Jothi Shanmugam, a fourth-year student in criminology and peace and conflict studies, is devoted to bringing together communities for change. Through the Young Canadians’ Peace Dialogue, she has worked with Sinhalese, Tamil and Muslim Sri Lankans to promote peace in Sri Lanka. Shanmugan helped write a policy paper on Sri Lankan development and peace initiatives, which she presented last summer in Colombo, Sri Lanka, to government representatives from such countries as Canada, the U.K. and Switzerland.
For her work, Shanmugam earned a Gordon Cressy Student Leadership Award – which was given to 183 graduating U of T students for improving the world around them. She is also this year’s recipient of the Dean’s Student Leadership Award in the Faculty of Arts and Science.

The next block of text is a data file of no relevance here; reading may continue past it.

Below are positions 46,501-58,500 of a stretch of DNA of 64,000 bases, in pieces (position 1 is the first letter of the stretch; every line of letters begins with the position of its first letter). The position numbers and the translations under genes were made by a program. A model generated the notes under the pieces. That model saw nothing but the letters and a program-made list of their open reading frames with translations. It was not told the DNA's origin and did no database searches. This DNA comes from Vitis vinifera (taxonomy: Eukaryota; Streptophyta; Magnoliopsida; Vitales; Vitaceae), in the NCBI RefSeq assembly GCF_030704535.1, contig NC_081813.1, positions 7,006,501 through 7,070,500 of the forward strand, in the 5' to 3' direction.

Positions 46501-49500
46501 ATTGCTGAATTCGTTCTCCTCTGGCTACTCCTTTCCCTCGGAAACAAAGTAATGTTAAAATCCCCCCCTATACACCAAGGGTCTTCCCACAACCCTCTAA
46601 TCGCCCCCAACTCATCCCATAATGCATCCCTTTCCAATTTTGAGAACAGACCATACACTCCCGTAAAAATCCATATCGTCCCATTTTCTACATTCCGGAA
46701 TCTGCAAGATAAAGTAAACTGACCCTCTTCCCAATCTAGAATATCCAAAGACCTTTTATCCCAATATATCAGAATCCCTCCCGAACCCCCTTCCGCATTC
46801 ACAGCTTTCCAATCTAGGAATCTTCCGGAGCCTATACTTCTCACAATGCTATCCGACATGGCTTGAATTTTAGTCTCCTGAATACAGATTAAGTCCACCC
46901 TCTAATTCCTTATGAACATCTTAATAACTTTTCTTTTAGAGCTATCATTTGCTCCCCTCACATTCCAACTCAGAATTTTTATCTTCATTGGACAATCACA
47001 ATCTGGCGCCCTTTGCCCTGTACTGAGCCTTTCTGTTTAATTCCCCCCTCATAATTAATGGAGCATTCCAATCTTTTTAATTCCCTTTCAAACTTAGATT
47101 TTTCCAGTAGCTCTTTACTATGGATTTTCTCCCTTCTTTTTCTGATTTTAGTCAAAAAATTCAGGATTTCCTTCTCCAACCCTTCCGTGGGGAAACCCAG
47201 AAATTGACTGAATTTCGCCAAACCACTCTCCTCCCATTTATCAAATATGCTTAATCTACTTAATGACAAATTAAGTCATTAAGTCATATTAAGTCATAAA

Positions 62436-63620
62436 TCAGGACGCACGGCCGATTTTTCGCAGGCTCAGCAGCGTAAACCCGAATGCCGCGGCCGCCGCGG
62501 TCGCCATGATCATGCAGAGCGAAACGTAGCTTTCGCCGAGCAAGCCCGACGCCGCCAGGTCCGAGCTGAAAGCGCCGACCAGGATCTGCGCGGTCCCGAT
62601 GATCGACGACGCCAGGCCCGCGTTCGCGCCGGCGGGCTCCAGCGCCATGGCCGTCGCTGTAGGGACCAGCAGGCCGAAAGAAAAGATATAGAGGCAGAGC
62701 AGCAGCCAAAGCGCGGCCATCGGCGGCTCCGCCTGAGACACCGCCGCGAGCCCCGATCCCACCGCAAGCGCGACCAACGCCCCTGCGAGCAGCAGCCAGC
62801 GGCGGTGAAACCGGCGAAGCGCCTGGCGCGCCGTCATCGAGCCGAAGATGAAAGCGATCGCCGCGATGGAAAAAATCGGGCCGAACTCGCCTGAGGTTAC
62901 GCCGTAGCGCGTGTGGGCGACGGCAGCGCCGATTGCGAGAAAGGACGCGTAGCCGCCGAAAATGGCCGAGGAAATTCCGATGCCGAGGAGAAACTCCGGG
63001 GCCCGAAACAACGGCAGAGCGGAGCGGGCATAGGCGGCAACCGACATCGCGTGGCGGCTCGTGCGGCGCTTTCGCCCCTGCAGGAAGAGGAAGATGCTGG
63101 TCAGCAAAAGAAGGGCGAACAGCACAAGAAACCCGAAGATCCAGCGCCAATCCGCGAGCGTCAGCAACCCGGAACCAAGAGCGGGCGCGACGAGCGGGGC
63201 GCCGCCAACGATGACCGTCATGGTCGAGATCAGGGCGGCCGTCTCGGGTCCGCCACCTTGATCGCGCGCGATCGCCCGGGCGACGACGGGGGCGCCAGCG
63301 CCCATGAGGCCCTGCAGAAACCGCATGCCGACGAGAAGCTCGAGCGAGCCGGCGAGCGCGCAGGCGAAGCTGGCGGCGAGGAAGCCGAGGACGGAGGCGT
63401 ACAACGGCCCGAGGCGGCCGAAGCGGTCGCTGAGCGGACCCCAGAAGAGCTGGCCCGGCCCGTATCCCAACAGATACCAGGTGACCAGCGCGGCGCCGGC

Shanmugam helped create BuildChange in which Sinhalese, Tamil and Muslim students raised $25,000 to build wells in the war-affected northern regions of Sri Lanka.
As part of Students for International Development, Shanmugam spent four months in Maragoli, Kenya, where she ran public-health and HIV-AIDS workshops. Upon learning that the village couldn’t afford to pay for glaucoma and cataract treatments, she started a network between the Sabatia Eye Hospital and Ministry of Health to create “eye camps” – which have provided eye care to more than 1,000 Kenyans.
The Trinity College student was born in Sri Lanka and came to Canada as a refugee when she was seven. Shanmugam grew up with identity issues about being an immigrant, and her curiosity about why her life had to be uprooted led her to peace and conflict studies. “I wanted to learn why conflicts unfold in ways that leave behind animosity and rip communities apart. I had too many unanswered questions about conflict resolution, because it is close to my heart, it’s part of my identity.”
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